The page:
Galleries and Museums

"Brian Ulrich." Think back to the first time you tripped out on the surreal beauty of a supermarket — the geometric stacks of products and the ominous yet soothing march of logos down the aisles — and your brain twitched with conflicting messages, from "This is some weird shit" to "I could use a little of that." It's the kind of revelation that happens late at night, perhaps inspired by something illegal placed on the tongue, and it's the domain of photographer Brian Ulrich. The large-scale works in this untitled exhibit (part of his "Copia" series) examine the private moments that we find in large, public stores. Naturally, he's commenting on consumerism — specifically, the government's plea to shoppers in 2001 to boost the economy — and his images have that get-close-and-space-out vibe that can transport you, if not to heightened thinking about the ways in which we search for satisfaction, then at least to Safeway. Of particular delight is Kenosha, Wisconsin, which features pallets of Faygo 12-packs behind a splotch of white on the ground, announcing a dairy mishap, along with Gurnee, Illinois, in which a statuesque man holds a fishing rod, his frozen gaze betraying the complexity of buying decisions. We've all been there: I was there last night with a brick of Tillamook sharp cheddar. (Michael Leaverton) Reviewed July 5. Through Sept. 2 at Robert Koch Gallery, 49 Geary (at Kearny), S.F. Admission is free; call 421-0122 or visit www.kochgallery.com.

"Lawrence Labianca: The Sound of the Trees." Lawrence Labianca doesn't just hear the sound of trees; he has tree thoughts. The sculptor has pressed his ear to the trunk and listened hard. He heard: A tree loves an arch, and a circle and Don't forget what supports me. He understands Dylan Thomas' "force that through the green fuse drives the flower." In a series of 17 stunning sculptures — among them What It Held, Full Stop, and Pathless Wood — Labianca uses the skills of a boat builder, a dress maker, and a jeweler to examine the poetic and physical nature of trees, growth, and death. He works with the essence of a material, instead of forcing his forms onto it. In Birch, he evokes a believable tree with a series of stacked and threaded steel spools painted white. He combines simple machines like levels, winches, pendulums, and inclined planes with wood and puts them through their paces. Continuum, a wind-powered drawing machine, resembles a Renaissance measuring device. The drawings it produces, pages of circles numbered and dated, are an endless series of full moons. The home of these pieces, Sculpturesite, has established a welcome presence and given contemporary sculpture a downtown showcase. With its outdoor installation of steel and ceramic sculptures, the gallery has changed the windy canyon between Convention Plaza and Moscone Parking into a lively destination. Through Oct. 21 at Sculpturesite Gallery, 201 Third St. (at Howard), S.F. Admission is free; call 495-6400 or visit www.sculpturesitegallery.com. (Lea Feinstein) Reviewed Aug. 30.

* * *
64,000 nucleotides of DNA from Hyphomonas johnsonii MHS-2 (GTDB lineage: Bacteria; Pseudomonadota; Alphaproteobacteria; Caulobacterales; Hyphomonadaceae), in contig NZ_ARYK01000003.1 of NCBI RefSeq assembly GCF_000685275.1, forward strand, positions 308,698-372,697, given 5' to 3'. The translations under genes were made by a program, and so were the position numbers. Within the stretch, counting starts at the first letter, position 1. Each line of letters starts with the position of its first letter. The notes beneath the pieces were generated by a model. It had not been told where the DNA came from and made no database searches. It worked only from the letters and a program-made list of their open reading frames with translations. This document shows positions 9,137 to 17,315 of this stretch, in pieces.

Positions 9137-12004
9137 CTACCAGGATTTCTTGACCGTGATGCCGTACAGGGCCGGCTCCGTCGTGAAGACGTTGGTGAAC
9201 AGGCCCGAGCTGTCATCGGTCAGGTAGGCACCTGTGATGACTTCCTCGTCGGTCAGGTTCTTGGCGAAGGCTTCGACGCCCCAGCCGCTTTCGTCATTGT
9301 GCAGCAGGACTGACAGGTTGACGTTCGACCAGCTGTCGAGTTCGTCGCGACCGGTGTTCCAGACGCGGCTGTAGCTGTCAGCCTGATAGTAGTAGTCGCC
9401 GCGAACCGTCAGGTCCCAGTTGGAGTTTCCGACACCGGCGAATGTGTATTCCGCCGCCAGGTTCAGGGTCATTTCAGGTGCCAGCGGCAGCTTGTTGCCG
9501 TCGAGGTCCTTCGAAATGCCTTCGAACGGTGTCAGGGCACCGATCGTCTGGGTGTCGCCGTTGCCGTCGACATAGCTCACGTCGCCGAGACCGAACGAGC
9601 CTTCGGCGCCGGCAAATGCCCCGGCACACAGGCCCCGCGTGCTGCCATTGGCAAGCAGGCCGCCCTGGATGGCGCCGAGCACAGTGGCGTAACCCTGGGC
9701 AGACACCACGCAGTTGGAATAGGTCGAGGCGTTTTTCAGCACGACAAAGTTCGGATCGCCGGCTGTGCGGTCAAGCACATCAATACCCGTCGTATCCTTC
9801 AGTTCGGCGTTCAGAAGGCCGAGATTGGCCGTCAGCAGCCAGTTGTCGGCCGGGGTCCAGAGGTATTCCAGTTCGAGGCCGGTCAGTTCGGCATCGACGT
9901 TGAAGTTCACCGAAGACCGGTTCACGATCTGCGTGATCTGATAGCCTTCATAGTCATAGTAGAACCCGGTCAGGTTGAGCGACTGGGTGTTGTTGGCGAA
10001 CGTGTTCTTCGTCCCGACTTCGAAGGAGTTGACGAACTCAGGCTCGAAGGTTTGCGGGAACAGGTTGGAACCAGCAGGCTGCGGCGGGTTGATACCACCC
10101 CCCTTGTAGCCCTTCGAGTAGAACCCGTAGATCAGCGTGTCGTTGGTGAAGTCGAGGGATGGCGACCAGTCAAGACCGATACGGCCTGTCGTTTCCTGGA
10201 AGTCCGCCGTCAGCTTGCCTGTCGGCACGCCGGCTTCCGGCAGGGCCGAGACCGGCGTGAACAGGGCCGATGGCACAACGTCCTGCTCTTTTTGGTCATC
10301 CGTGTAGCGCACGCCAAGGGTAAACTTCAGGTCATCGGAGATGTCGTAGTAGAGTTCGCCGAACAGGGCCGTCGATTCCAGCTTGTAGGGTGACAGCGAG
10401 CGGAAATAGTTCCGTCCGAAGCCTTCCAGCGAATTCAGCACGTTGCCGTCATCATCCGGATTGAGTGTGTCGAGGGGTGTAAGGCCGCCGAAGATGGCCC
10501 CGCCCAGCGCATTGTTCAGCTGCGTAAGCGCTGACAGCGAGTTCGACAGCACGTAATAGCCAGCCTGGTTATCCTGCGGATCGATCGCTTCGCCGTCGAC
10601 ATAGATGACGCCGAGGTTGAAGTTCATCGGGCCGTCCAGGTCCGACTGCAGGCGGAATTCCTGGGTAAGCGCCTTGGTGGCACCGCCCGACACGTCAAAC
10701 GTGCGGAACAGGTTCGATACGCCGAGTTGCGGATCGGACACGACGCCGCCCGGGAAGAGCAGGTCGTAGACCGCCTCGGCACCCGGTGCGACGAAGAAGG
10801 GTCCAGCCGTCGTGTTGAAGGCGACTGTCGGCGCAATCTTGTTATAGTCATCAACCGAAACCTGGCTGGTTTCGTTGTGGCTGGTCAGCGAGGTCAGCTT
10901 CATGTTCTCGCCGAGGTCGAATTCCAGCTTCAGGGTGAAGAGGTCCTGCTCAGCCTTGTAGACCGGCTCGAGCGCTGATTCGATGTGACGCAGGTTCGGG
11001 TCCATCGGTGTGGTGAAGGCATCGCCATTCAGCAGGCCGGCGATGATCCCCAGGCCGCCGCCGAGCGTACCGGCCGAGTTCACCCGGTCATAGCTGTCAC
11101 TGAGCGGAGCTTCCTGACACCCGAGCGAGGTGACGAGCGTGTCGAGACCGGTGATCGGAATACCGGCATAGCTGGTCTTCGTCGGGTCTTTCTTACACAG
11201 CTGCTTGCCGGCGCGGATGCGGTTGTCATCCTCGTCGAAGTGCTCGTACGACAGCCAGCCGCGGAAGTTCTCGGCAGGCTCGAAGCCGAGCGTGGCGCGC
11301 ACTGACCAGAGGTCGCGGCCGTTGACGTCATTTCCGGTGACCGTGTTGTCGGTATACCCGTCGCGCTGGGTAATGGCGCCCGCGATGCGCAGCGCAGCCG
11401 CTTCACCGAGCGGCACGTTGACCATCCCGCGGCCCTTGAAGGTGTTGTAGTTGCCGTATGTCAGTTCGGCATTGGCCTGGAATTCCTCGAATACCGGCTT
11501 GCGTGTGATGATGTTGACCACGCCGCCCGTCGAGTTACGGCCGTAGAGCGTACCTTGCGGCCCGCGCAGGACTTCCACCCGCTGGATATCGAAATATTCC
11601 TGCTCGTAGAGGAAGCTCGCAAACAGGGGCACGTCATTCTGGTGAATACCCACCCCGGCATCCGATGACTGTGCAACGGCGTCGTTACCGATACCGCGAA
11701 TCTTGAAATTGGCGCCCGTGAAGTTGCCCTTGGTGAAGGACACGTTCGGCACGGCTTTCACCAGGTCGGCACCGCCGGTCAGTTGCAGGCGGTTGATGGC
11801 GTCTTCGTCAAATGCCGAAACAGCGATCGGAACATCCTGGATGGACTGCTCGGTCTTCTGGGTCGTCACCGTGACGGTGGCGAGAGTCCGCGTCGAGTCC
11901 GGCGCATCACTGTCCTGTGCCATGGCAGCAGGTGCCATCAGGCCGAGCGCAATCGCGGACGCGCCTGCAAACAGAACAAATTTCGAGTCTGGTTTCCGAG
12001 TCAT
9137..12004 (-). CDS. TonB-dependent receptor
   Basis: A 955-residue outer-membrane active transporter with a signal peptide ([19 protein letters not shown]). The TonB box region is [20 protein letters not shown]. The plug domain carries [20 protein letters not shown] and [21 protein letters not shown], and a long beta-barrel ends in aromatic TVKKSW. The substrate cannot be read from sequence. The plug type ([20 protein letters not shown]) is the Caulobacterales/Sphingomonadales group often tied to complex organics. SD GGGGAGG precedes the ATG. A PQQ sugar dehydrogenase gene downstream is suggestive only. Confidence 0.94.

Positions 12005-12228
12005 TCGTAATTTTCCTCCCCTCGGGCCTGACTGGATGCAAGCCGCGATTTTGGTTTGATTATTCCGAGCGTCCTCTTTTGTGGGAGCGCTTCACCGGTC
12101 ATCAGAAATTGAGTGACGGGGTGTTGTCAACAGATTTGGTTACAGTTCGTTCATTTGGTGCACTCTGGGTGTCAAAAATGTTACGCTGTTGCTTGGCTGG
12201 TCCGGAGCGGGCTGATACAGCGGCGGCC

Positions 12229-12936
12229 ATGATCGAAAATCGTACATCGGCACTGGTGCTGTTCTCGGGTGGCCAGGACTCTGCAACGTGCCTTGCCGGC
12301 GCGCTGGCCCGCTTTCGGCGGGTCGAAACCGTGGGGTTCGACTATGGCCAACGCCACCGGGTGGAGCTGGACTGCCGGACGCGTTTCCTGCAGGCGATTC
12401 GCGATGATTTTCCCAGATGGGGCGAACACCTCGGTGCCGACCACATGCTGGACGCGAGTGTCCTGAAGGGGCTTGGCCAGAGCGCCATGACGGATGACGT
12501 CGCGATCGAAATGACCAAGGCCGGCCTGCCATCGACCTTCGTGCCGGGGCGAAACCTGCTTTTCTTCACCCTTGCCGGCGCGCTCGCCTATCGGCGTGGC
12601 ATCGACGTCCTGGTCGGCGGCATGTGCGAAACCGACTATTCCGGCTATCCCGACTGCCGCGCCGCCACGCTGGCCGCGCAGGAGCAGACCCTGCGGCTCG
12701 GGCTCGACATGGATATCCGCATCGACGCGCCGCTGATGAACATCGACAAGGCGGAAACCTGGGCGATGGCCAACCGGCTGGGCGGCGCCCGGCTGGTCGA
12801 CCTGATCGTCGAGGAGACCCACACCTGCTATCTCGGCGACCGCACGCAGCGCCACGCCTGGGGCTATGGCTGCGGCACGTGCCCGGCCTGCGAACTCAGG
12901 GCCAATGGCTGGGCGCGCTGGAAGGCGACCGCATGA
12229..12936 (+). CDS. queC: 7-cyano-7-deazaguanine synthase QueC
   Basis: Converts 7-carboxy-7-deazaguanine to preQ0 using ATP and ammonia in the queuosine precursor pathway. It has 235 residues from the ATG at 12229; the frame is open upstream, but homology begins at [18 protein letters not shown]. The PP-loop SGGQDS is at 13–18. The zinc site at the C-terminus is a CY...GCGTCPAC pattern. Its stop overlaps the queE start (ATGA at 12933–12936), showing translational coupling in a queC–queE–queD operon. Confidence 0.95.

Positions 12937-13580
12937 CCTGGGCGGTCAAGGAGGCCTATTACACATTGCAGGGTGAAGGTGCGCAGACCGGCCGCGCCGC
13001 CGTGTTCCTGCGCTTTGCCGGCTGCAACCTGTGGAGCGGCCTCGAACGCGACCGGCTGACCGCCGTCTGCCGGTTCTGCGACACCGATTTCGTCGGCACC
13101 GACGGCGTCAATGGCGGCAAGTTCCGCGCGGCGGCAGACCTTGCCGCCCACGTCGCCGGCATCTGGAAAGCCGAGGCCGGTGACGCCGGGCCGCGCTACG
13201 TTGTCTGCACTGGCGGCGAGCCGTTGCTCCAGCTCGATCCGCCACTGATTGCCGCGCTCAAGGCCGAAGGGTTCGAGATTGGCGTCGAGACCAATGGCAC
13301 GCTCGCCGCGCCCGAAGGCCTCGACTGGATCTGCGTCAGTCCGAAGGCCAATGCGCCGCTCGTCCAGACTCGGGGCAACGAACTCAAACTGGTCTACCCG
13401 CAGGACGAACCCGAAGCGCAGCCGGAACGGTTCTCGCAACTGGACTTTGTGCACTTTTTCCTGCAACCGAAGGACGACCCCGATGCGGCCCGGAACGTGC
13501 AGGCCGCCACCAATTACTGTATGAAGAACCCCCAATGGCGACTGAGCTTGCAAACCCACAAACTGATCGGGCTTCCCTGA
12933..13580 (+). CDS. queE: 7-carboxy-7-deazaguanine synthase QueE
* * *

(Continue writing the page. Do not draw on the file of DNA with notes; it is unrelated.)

"Marking Boundaries." This exhibition, curated by Myra Block Kaiser, is dedicated to "the role of fiber in contemporary society," which is nearly funny — fiber? — until you get a look at the work (and at Kaiser's bio: She's one of the founders of Fiberscene.com). Although plenty of the pieces incorporate spun filaments, which has a nice follow-the-rules aspect to it, the overall concept is loaded with significance. Here's one example: Fiber binds things. As a result, the eight artists get ample opportunity to weave their own stories. Jane Lackey makes collages out of fabric that are "memory maps" of her daily life, incorporating items such as a sunlit kitchen or the route she biked to work; Bay Area artist Scott Hove does beautiful things with hemp rope, creating weaponlike, highly technical knots that look like something out a Norse myth. A reception for "Marking Boundaries" starts at 3 p.m. (Michael Leaverton) Reviewed Aug. 9. Through Sept. 9 at Braunstein/Quay Gallery, 430 Clementina (at Fifth St.), S.F. Admission is free; call 278-9850 or visit www.bquayartgallery.com.

"Summer Show." Crown Point Press is a jewel of the San Francisco art establishment. At the back door of SFMOMA on Hawthorne St., it boasts a beautifully lit exhibition space and a working print studio. Eminent artists of every stripe have passed through its doors to learn about and produce top-quality prints. Many use the rigors and pratfalls of the print process as an extension of their drawings. The printers at Crown Point set the industry standard for perfection, but they're also famous for letting loose the genie of invention in the studio. (John Cage set the press bed on fire for a series of monoprints.) Standouts in the current summer show are two etchings by Kiki Smith, entitled Still and Home. Soles of feet are all we see in both, and it's a bravura endeavor to create a portrait out of those. In 1980 Smith lost her father, sculptor Tony Smith, famous for his giant minimalist steel boxes. In Home we see feet shod in rough, buckled motorcycle boots, pitching headlong into a corrugated box. A younger sister who died of AIDS is likely the subject of Still. Only her dangling feet are visible, as if she had been snatched from above; their wrinkled skin and shoe-squeezed toes are anti-heroic and profoundly human — like much of Smith's work. Also, don't miss Richard Tuttle's Mandevilla 7, Pat Steir's Memory, or David Salle's Portrait With Scissors and Nightclub. Through Sept. 22 at Crown Point Press, 20 Hawthorne (at Mission), S.F. Admission is free; call 974-6273 or visit www.crownpoint.com. (Lea Feinstein) Reviewed Aug. 30.

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